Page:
Correction: Photo was taken by Sara Madsen, not Sebastian Golden.
By: Sebastian Golden
A record-setting heat wave over Labor Day weekend contributed to the deaths of three elderly people in San Mateo County, according to the coroner’s office. A 90-year-old Pacifica man, a 79-year-old Daly City man, and a 95-year-old Millbrae woman all died from heat stroke. They lived alone. These deaths potentially could have been prevented if the seniors had someone to check in on them or were connected to a senior community.
Seniors are especially vulnerable to heat. Two residents of a Burlingame nursing home without air conditioning died during a heat wave in 2000, and eight residents of a Florida nursing home died after the air conditioning lost power as a result of Hurricane Irma.
80-year old Sunnyvale resident Frances Katz spoke of her experiences at her previous home in Coarsegold, Madera County: “In the summer, it was 90 to 105 degrees.” She added that “in the community that I lived in, they had a library and restaurant there and they kept it as a ‘cooling station,’ and they would tell people who didn’t have any air conditioning…to go down there just to cool off.” Anna Kertel, of the San Carlos Senior Center, said “we are a county cooling station. Our [San Carlos] library is a county cooling station as well.” She added that most senior centers and public libraries throughout the Bay Area are designated as cooling stations.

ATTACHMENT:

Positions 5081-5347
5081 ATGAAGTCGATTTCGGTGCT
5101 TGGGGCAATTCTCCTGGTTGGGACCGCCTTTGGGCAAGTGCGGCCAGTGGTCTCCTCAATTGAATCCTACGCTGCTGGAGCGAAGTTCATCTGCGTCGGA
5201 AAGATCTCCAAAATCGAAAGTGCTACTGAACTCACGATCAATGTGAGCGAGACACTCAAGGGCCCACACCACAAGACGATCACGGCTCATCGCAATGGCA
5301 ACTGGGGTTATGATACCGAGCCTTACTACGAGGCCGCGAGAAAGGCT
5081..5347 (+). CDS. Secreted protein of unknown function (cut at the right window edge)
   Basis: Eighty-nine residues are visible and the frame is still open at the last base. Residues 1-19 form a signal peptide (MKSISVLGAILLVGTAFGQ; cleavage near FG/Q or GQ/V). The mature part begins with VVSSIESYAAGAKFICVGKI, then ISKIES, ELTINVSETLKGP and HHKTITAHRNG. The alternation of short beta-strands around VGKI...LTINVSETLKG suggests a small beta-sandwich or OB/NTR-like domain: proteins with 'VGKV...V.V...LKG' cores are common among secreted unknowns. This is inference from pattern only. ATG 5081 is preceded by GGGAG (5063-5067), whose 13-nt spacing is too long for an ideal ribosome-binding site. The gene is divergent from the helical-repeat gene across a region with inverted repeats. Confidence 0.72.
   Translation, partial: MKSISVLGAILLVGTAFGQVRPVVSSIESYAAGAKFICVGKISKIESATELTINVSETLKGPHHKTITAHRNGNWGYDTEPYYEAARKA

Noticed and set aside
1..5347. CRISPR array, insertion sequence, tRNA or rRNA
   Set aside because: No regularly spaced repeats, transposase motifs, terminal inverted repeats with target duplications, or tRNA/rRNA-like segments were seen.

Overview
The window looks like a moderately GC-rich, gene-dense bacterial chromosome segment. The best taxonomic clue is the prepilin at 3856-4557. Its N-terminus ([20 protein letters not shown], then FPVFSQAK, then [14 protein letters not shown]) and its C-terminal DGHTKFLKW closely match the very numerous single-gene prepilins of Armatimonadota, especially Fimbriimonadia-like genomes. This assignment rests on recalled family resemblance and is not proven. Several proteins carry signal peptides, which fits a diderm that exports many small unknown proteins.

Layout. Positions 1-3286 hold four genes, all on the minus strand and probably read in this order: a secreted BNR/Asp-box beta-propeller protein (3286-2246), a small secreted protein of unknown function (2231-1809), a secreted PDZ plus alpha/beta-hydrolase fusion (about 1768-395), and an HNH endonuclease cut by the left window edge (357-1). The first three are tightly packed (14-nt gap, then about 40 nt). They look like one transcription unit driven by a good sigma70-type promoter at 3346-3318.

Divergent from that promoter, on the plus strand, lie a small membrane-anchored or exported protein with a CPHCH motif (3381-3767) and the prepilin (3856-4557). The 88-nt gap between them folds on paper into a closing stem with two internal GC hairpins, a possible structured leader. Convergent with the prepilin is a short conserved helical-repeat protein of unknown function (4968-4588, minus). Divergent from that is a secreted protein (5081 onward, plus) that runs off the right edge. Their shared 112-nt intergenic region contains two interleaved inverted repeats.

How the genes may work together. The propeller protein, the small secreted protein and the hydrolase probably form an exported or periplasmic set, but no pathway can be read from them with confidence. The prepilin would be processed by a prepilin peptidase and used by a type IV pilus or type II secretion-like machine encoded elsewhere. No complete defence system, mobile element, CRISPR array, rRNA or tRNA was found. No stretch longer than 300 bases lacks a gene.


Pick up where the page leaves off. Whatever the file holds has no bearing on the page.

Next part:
San Mateo County offers various resources to help seniors that may need assistance. Nicole Fernandez, of the San Mateo County Aging and Adult Services, said “We have resources that include partnerships with senior centers, programs that check in on folks, [and] something called the Friendship Line which is available to any senior in the Bay Area who just needs someone to call in and check in on them on a regular basis.”
Fernandez is the Training and Outreach Specialist at the Adult Protective Services Unit of the San Mateo County Aging and Adult Services. “Isolation is a huge issue when it comes to issues of neglect and self-neglect in seniors, so maintaining your social network, maintaining a relationship with family, friends, your church, whatever your social outlet is in order to keep you vital and in contact with other members of your community is an essential part,” she said. “It’s also knowing your limits, so if you need assistance in your home, it’s knowing that there are resources available and people you can talk to in order to gain assistance.”
Kertel, the Recreation Supervisor for the City of San Carlos, said that family of seniors should “at least check in every couple of days. Not just phone calls, you need to see them to see if there’s some kind of an issue.”
The best way to help out seniors? “Be present,” according to Kertel. “Still having conversations, visiting, encouraging them to go to their local senior center. The worst thing is for them to be socially isolated.”
TIES Line is a confidential 24-hour emergency & advice phone line for seniors living in San Mateo County. Its number is 1-800-675-8437.